"The results of the DAWN trial provide physicians who treat stroke with evidence of the benefits of thrombectomy even when administered out as far as 24 hours," said Chen. "This could help to make decisions clearer as to which patients to treat."
"These positive outcomes of the DAWN trial represents a paradigm shift that allows physicians to more accurately select patients for thrombectomy and ultimately offer more treatment options for stroke patients than what is currently available." said Chen.
In the study, researchers used neuroimaging to determine which patients would likely benefit from the procedure. The imaging helped examine doctors determine how much brain tissue had suffered irreversible damage and how much might be able to be saved. If the amount of damaged tissue were no bigger than the size of a small apricot, researchers believed the patient could benefit from the therapy.
There was such a dramatic difference between the two arms of the study that it was stopped earlier this year after an FDA-approved planned interim review by the independent Data Safety Monitoring Board (DSMB) of data from the first 200 patients enrolled nationally. The study had been designed to enroll up to a maximum of 500 patients.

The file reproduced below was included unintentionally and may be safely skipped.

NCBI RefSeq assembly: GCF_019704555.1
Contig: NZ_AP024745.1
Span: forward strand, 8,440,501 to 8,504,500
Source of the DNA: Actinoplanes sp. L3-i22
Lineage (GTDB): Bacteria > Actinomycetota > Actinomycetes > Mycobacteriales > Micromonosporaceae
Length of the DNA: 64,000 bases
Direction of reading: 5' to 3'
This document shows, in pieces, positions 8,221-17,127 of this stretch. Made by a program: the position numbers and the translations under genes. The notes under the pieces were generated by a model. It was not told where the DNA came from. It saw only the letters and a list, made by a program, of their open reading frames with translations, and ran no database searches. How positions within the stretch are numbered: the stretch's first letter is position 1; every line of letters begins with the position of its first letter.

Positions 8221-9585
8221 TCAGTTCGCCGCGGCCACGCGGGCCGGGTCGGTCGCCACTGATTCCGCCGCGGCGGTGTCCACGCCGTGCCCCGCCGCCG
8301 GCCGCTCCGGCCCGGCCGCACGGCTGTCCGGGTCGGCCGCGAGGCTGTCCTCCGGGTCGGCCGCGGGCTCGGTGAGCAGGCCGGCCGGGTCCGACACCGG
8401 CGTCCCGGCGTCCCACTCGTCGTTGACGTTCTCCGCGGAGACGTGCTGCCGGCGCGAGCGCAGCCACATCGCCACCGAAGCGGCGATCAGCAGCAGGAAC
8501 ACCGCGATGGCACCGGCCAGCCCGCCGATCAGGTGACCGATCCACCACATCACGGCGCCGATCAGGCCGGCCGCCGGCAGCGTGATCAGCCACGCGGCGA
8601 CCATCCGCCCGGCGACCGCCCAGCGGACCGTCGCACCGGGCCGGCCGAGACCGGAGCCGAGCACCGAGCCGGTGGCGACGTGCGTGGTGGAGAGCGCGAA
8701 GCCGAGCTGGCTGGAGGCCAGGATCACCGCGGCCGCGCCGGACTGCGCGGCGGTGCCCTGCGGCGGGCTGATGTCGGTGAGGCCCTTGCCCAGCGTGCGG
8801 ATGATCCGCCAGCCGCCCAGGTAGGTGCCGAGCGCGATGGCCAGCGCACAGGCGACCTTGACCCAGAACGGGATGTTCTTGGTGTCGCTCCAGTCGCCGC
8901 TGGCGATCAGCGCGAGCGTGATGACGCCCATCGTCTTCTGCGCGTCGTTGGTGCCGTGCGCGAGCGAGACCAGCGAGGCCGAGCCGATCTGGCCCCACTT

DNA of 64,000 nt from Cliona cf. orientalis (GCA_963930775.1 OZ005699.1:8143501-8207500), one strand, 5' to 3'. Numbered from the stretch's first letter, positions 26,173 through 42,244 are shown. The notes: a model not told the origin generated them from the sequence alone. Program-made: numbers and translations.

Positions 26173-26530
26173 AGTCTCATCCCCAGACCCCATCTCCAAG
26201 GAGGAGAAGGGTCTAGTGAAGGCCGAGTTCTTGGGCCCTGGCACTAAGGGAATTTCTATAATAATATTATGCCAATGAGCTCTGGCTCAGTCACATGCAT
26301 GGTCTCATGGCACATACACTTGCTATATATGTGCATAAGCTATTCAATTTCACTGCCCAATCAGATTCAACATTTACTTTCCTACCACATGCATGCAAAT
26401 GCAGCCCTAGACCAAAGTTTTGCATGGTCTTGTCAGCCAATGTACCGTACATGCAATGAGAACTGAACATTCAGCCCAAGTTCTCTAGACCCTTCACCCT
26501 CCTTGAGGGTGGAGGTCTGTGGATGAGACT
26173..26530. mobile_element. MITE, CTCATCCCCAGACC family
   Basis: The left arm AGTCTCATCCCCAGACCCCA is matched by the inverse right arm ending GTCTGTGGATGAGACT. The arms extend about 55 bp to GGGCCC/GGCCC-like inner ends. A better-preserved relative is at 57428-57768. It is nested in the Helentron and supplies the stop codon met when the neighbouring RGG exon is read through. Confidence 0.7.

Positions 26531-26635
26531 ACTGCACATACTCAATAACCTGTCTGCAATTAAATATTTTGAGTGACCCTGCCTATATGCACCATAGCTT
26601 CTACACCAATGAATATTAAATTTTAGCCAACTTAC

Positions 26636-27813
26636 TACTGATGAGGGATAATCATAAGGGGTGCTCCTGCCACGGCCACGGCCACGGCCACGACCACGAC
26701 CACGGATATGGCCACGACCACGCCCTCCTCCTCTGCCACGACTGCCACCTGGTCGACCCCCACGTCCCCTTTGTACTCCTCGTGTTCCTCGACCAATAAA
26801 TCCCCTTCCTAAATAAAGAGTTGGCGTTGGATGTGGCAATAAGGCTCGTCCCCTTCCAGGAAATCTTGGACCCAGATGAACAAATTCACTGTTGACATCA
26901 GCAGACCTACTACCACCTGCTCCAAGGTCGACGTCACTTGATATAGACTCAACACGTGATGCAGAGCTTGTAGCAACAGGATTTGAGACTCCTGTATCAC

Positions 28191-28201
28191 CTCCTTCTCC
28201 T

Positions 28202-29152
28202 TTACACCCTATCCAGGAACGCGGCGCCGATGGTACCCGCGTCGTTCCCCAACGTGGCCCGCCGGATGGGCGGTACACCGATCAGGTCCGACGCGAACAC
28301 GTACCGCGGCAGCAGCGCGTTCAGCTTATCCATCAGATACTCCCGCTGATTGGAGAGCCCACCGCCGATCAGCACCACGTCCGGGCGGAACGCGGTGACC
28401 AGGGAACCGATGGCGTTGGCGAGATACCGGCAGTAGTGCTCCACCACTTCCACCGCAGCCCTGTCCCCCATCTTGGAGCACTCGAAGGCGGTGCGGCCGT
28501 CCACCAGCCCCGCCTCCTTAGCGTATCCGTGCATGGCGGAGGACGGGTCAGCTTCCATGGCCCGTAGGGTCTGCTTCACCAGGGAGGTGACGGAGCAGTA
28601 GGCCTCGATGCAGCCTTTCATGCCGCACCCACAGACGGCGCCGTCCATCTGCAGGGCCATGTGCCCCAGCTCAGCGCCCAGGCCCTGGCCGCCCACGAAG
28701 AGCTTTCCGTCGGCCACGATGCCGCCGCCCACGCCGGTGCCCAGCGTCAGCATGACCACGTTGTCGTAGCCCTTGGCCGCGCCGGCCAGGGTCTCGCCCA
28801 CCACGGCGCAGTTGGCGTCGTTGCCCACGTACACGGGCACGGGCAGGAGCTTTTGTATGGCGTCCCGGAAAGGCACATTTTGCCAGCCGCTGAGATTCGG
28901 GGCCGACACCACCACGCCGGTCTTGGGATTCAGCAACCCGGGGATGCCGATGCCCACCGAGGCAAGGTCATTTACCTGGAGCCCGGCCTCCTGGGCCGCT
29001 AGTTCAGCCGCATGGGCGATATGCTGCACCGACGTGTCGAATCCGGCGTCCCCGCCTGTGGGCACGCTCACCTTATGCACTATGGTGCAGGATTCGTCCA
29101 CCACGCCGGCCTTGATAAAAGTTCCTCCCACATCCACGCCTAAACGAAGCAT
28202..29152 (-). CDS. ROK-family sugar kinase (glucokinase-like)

"Until this study, for patients presenting with stroke symptoms beyond six hours, the benefit of clot retrieval using a stent retriever was unknown," said Chen. "Now we have evidence that thrombectomy may offer certain patients after six hours a better chance for an independent life."
"Although this is great news, earlier treatment is always better because with stroke 'time is brain," said Chen.
A stroke occurs when blood flow to the brain stops due to a clot, causing brain cells to stop receiving oxygen. Up to 85 percent of strokes are ischemic strokes, which usually are caused by a clot that blocks a blood vessel carrying blood to the brain. The blockage cuts off the brain's blood supply, which after a few hours usually causes brain tissue to die.
Stroke is the No. 1 cause of disability and the fifth-leading cause of death in the United States. On average, someone has a stroke every 40 seconds.
Most of the time, the brain territory affected by the blocked artery goes from stunned to irreversibly injured brain after six hours.
"The clock starts ticking the second a person suffers a stroke, as the brain is essentially holding its breath," said Chen. "Many patients develop speech difficulty and/or significant paralysis on one side of the body."
When a stroke occurs, it's crucial that clots be dissolved as quickly as possible, returning normal blood flow to the brain. The first proven treatment for ischemic stroke is recombinant tissue plasminogen activator, or tPA, a clot-dissolving medication. This therapy, administered intravenously, has to be provided within the first four-and-a-half hours and has been shown to be less effective for larger clots.
Large vessel occlusive strokes involve the major arteries in the brain and cause the greatest disability. Three out of every four patients with a large vessel occlusive stroke will be dead or severely disabled. A procedure called mechanical thrombectomy within six hours was shown to reduce the incidence of death and severe disability by half.